How to avoid a climate disaster: Bill Gates’ case for technological optimism
By: Wesley Chan, final year Politics, Philosophy and Law
Written: August 25th, 2022
Published: September 5th, 2022
5 minute read
‘We need to turn off the tap and open up the drain’
Just as greenhouse gases are heating up the planet, Bill Gates suggests that it is like sitting in a bathtub slowly filling up with water, on the brink of overflowing.  What we need to do is not only to slow down the flow of water (reducing emissions), but also to turn off the tap (eliminating further emissions), and most importantly, open up the drain and let the water flow out (taking out the greenhouses gases that we’ve put in the atmosphere). Translating this into a climate action plan would mean that not only do we have to move away from carbon-intensive energy like fossil fuels to more renewable energy sources, but also push for carbon-removal technologies so that we still get a breathing chance and not get suffocated by the rising water levels in the bathtub, which resembles the way rising sea levels are swallowing up human life at an alarming rate.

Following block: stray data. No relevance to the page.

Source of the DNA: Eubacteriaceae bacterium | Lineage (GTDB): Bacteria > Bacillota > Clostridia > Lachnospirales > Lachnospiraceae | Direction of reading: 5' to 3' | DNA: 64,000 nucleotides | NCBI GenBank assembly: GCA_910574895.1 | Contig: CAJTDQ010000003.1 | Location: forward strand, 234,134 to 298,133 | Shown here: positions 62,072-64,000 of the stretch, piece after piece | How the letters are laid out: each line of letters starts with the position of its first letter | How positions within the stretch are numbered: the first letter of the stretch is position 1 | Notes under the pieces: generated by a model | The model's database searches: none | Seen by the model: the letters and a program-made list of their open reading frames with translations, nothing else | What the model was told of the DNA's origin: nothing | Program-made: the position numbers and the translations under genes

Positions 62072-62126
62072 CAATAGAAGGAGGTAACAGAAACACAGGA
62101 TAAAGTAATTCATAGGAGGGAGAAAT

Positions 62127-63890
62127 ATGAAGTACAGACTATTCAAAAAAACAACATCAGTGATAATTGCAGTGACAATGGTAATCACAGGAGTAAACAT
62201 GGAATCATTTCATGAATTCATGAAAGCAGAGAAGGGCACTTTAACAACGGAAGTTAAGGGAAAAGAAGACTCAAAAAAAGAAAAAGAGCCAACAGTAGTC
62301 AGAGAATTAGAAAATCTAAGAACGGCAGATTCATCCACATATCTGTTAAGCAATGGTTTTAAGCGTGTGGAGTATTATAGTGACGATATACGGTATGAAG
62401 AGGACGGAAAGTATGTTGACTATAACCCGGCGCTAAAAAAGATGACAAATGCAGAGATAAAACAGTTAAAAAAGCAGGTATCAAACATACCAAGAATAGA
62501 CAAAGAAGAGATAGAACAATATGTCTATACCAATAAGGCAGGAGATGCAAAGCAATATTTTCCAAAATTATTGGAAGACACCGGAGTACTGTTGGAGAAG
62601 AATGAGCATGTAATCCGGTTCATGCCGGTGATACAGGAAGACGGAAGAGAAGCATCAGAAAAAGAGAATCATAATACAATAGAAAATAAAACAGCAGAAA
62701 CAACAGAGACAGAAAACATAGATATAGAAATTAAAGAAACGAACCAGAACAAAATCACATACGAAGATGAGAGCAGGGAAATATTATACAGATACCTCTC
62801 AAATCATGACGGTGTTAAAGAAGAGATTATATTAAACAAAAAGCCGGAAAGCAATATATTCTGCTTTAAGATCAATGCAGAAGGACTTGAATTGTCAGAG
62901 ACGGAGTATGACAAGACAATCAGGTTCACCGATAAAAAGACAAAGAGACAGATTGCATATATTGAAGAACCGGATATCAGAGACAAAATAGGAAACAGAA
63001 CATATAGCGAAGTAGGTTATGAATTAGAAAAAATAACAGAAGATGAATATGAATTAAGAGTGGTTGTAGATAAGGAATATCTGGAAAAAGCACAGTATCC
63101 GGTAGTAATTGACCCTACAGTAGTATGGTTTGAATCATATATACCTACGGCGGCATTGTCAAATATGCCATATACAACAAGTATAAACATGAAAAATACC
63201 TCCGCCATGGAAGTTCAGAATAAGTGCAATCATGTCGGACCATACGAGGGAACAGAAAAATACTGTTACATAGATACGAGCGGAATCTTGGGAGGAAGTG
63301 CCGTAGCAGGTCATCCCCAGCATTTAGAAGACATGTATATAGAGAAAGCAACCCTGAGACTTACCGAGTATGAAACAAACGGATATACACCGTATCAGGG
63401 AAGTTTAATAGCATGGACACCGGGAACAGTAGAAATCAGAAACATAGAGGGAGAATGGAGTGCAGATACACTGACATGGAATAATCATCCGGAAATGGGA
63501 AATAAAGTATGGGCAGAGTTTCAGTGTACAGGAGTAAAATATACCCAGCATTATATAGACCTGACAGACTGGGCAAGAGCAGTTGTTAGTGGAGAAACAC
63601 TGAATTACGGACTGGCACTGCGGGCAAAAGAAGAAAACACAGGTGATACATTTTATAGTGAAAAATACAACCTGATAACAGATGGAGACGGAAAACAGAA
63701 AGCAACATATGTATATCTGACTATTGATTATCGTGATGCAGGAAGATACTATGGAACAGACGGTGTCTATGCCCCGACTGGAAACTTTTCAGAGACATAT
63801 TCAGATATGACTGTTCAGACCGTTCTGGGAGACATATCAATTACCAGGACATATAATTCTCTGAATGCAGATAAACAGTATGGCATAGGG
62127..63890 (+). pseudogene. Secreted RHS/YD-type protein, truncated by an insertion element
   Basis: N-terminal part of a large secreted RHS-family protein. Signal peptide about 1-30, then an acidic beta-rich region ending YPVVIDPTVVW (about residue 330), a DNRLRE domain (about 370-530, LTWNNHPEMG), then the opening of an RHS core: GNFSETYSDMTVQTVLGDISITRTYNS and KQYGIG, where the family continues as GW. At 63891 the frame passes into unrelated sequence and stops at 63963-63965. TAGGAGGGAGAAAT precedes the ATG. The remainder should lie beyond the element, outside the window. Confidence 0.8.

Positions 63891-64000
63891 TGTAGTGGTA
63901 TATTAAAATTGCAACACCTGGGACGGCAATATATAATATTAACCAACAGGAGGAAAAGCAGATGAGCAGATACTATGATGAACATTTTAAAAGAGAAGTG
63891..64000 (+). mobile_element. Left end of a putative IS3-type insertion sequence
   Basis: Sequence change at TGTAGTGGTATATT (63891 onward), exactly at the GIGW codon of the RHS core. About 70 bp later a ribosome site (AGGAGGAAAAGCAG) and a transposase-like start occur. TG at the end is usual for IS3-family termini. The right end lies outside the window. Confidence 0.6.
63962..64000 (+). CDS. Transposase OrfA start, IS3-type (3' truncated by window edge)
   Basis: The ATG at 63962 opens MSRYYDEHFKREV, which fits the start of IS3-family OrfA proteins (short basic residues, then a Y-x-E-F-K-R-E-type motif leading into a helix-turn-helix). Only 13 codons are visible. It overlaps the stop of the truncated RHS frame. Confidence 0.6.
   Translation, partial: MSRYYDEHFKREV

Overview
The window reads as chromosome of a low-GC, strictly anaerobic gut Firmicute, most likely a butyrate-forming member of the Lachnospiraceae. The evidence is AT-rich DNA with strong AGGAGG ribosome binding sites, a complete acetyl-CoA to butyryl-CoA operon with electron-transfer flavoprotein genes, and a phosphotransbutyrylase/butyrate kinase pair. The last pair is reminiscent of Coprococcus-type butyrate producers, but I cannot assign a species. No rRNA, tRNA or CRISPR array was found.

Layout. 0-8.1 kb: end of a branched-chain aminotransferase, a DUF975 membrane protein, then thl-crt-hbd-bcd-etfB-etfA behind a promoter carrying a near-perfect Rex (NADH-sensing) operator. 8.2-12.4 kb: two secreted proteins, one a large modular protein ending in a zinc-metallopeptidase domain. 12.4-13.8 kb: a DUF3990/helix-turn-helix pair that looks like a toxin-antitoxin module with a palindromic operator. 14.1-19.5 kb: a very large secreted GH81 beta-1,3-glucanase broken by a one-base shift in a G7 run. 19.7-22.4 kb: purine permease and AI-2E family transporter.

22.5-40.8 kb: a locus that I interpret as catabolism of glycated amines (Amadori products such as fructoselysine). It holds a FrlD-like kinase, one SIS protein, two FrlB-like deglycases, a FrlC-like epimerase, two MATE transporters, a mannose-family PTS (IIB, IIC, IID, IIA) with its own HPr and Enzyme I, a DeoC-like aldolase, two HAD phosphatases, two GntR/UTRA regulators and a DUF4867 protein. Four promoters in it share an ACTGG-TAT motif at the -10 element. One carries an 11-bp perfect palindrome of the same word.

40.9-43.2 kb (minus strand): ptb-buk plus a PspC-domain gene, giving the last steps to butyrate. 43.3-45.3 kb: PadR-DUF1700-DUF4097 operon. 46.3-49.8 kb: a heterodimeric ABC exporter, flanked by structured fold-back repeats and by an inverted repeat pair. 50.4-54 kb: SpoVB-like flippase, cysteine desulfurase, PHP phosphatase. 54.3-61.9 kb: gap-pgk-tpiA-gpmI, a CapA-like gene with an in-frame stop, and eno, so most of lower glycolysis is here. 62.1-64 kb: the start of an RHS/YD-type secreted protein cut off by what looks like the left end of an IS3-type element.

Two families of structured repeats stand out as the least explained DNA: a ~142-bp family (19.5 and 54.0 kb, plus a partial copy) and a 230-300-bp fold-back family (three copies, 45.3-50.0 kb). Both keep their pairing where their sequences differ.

We need to get to zero emissions, which is really hard, but we can do it.’
Gates’ case for technological optimism provides much-needed lucidity in the midst of misinformation and greenwashing narratives around the climate debate. The science is clear: the earth is warming, it is warming because of human activity, its impacts are bad and will get much worse.  The dilemma and pathway for society to move forward is also clear: we need energy to run our economy, but we cannot risk any more emissions, so the only way to resolve this tension between the need to sustain human life and not to destroy our planet is a necessary transition to a reliable, affordable and clean energy system. 
‘Everything needs to be transformed.’